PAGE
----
How to get a training contract: The application process

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How to get a training contract: The application process

Write the best covering letters, CVs and application forms – and put yourself at the front of the queue…

It’s an arduous process applying for training contracts – but with sensible preparation, a dose of common sense and a touch of luck (not to mention decent academic results!) it needn’t seem such an uphill struggle. There are plenty of little things you can do to make life easier for yourself.

First impressions count

Hard to believe, but many applicants still fall at the first and most obvious hurdle: spelling and grammar on application forms. You may be heading for a First from a top university and be captain of the rugby team, but if you can’t spell the word ‘liaise’ on your application form, you’ll be drop-kicked straight into the rubbish bin.

Recruiters tell us time and time again that applications, whether paper or online, are simply not up to scratch, even from seemingly top candidates. ‘The reason for most of our rejections is poor spelling and grammar’, bemoans a graduate recruiter at a major US firm in London. ‘As a lawyer, you will want your advice to be trusted by the client; if the first thing they see is a typo, even if the advice is spot on, it will introduce a level of doubt. Attention to detail is a must.’

If possible, download the form or print it off and work on a draft copy. Make sure you spell-check it (by eye as well as using a spell-checker) and then paste it back into the online application. If the form states how many lines / words you can use per question, stay within those limits. If the firm prints off the forms, anything written beyond the limit may not be read.

Easy as ABC

Probably the single biggest bugbear among recruiters is stating the wrong firm on the application, i.e. ‘I’d like to work at Allen & Overy because…’ on a form for Irwin Mitchell. Silly, we know, but frighteningly common, especially when making multiple applications. And the use of mailmerge covering letters and cut-and-paste online applications has inflamed the problem. Remember that every firm you are applying to wants to see evidence that you have selected that firm as the place where you wish to pursue your career, so make your application specific. A graduate recruitment insider at a US firm in London says: ‘If we cannot see why you have applied to us over all of the other London offices of US-based firms, we cannot take your application further.’

It sounds obvious, but one of the most common pieces of advice from recruiters is: read, re-read and re-read your application(s) again. Better still, get someone else to read them – it’s easy to read what you expect to see rather than what is really there. ‘Spelling and grammar errors are non-negotiable for a law firm and provide recruiters with an easy reason to reject a candidate, regardless of their other attributes,’ cautions Caroline Lindner, trainee recruitment manager at Norton Rose Fulbright. Words are a lawyer’s stock-in-trade, and if your written English isn’t up to scratch, you are unlikely to be invited for an interview; the firm may well take the view that if you can’t use words accurately, you simply won’t function in this profession.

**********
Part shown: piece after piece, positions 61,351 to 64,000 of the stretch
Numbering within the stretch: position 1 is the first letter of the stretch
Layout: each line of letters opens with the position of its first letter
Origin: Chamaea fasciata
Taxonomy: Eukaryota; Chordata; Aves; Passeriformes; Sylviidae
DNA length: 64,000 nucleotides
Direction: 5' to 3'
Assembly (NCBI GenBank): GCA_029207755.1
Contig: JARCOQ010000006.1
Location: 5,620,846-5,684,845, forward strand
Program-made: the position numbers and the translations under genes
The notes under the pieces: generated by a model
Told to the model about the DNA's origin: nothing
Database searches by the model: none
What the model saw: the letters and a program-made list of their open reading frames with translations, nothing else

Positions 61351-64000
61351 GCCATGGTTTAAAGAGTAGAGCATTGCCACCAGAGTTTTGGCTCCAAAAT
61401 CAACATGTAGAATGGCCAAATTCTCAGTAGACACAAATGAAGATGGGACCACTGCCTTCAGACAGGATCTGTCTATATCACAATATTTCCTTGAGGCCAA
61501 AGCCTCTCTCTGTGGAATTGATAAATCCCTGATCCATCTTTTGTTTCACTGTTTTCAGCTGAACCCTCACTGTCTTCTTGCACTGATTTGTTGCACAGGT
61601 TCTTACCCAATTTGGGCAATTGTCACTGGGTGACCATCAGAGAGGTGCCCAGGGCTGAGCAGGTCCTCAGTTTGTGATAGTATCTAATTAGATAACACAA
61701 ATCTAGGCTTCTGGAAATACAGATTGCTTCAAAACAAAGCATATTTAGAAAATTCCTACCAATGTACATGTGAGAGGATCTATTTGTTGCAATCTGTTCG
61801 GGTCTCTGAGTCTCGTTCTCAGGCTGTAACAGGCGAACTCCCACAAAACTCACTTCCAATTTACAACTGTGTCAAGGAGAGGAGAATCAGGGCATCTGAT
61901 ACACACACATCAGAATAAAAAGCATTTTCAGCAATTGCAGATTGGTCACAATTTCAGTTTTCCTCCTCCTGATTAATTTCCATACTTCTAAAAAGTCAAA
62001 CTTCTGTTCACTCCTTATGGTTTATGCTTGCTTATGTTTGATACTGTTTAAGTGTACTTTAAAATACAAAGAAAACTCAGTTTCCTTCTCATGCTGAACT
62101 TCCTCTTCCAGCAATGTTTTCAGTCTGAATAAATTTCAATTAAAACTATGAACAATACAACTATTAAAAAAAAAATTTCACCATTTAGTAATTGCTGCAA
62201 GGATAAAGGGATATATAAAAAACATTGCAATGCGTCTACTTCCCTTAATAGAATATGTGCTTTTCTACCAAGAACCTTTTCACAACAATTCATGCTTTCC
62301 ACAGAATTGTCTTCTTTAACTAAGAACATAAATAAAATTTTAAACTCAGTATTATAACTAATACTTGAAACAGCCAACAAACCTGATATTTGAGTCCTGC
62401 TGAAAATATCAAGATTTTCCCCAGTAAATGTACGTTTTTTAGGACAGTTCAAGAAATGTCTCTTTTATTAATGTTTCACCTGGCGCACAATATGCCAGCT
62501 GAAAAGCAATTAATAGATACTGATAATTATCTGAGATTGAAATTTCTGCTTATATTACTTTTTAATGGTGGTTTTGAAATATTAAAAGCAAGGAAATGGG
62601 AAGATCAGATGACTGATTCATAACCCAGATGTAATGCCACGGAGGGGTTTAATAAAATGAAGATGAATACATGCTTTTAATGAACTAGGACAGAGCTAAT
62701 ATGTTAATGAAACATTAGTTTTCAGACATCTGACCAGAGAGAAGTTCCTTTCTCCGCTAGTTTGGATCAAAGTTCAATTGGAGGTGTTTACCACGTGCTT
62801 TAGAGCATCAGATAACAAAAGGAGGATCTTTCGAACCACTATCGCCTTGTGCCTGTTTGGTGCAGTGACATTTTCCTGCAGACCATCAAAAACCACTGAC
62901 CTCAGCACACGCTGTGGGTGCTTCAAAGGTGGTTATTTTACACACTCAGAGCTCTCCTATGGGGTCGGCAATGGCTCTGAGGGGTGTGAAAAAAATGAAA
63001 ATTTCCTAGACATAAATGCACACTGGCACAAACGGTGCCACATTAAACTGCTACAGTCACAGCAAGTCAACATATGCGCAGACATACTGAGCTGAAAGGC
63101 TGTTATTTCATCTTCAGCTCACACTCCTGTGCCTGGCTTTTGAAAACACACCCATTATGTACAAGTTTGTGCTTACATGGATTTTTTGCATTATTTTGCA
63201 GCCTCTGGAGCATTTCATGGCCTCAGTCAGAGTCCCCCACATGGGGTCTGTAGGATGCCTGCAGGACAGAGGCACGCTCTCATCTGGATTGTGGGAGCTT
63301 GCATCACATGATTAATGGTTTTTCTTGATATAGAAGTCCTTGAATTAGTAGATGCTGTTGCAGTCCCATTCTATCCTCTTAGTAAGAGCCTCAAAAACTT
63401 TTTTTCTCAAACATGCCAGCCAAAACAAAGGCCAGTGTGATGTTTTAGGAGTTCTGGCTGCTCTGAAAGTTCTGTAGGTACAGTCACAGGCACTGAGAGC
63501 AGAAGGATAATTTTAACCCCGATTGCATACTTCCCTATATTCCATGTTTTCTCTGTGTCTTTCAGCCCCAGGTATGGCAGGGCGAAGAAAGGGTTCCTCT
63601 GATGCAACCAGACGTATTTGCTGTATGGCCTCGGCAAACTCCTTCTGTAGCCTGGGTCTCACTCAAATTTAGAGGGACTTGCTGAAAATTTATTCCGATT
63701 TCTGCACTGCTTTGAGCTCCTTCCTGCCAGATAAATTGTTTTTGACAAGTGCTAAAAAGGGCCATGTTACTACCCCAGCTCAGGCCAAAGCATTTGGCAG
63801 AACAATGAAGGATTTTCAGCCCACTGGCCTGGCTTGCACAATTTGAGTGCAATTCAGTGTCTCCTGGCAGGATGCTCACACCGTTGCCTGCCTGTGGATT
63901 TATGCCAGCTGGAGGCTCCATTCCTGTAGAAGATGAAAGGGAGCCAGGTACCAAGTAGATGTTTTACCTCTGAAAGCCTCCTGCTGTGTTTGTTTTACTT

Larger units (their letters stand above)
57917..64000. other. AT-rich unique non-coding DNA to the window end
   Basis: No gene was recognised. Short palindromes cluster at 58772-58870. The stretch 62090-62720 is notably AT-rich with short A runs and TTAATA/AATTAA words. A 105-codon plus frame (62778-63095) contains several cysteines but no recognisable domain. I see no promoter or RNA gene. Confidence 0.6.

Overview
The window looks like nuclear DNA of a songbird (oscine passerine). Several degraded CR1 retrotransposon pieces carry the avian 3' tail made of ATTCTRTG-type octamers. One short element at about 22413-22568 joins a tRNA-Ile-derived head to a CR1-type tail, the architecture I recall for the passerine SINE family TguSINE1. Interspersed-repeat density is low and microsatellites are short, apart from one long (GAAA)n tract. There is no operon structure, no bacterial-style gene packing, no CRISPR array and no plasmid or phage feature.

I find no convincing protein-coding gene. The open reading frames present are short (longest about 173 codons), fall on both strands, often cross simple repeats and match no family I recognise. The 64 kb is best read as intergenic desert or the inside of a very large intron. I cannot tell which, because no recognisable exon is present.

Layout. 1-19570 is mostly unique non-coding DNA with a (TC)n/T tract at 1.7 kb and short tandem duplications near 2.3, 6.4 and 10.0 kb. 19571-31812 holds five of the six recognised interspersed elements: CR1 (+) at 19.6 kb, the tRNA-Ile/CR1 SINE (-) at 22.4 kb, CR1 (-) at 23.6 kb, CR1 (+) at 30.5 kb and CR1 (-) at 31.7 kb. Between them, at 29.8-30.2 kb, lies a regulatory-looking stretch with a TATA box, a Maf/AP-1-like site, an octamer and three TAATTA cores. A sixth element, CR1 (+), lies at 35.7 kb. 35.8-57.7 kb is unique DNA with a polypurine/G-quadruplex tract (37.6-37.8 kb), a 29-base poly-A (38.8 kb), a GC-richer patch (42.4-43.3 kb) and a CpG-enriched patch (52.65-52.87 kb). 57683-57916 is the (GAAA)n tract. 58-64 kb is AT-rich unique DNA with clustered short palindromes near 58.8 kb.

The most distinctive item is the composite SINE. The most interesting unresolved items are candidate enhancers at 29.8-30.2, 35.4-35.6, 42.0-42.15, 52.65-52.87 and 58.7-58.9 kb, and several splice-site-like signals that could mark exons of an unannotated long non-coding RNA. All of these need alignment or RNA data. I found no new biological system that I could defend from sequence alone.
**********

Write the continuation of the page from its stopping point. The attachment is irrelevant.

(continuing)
It cannot be stressed enough that poor presentation (whether written or verbal) is simply not going to be tolerated by firms. After all, when you do finally make it, clients will take your knowledge of the law as read: you will be judged equally on your presentation skills and ability to communicate.

Problem areas

We know it’s no walk in the park. It’s not easy selling yourself on two sides of A4 or an online form with endless, predictable questions. The sections which most trouble students are those which demand a demonstration of competency, e.g. ‘Outline a situation where you have overcome a barrier and achieved a required outcome’. ‘Students tend to be too descriptive and not analytical enough’, says one university careers adviser. Of course, such self-analysis does not always come easy. Testing life experiences, let alone corporate lingo, are not necessarily going to be at your fingertips. Furthermore, you need to walk the line between self-analysis and being overly introspective, so try not to be too philosophical. Also bear in mind that referring to something you did when you were two years old will probably be taken as irrelevant!

Most careers services offer help with preparing CVs and completing application forms, as well as providing general interview preparation. They typically offer guidance on how to answer a range of fairly standard questions such as ‘What are your strengths? What are your weaknesses? What has been your greatest achievement?’, as well as hypothetical questions and competency-based questions, such as ‘describe a situation where you worked in a team’ and ‘describe a situation in which you solved a problem’.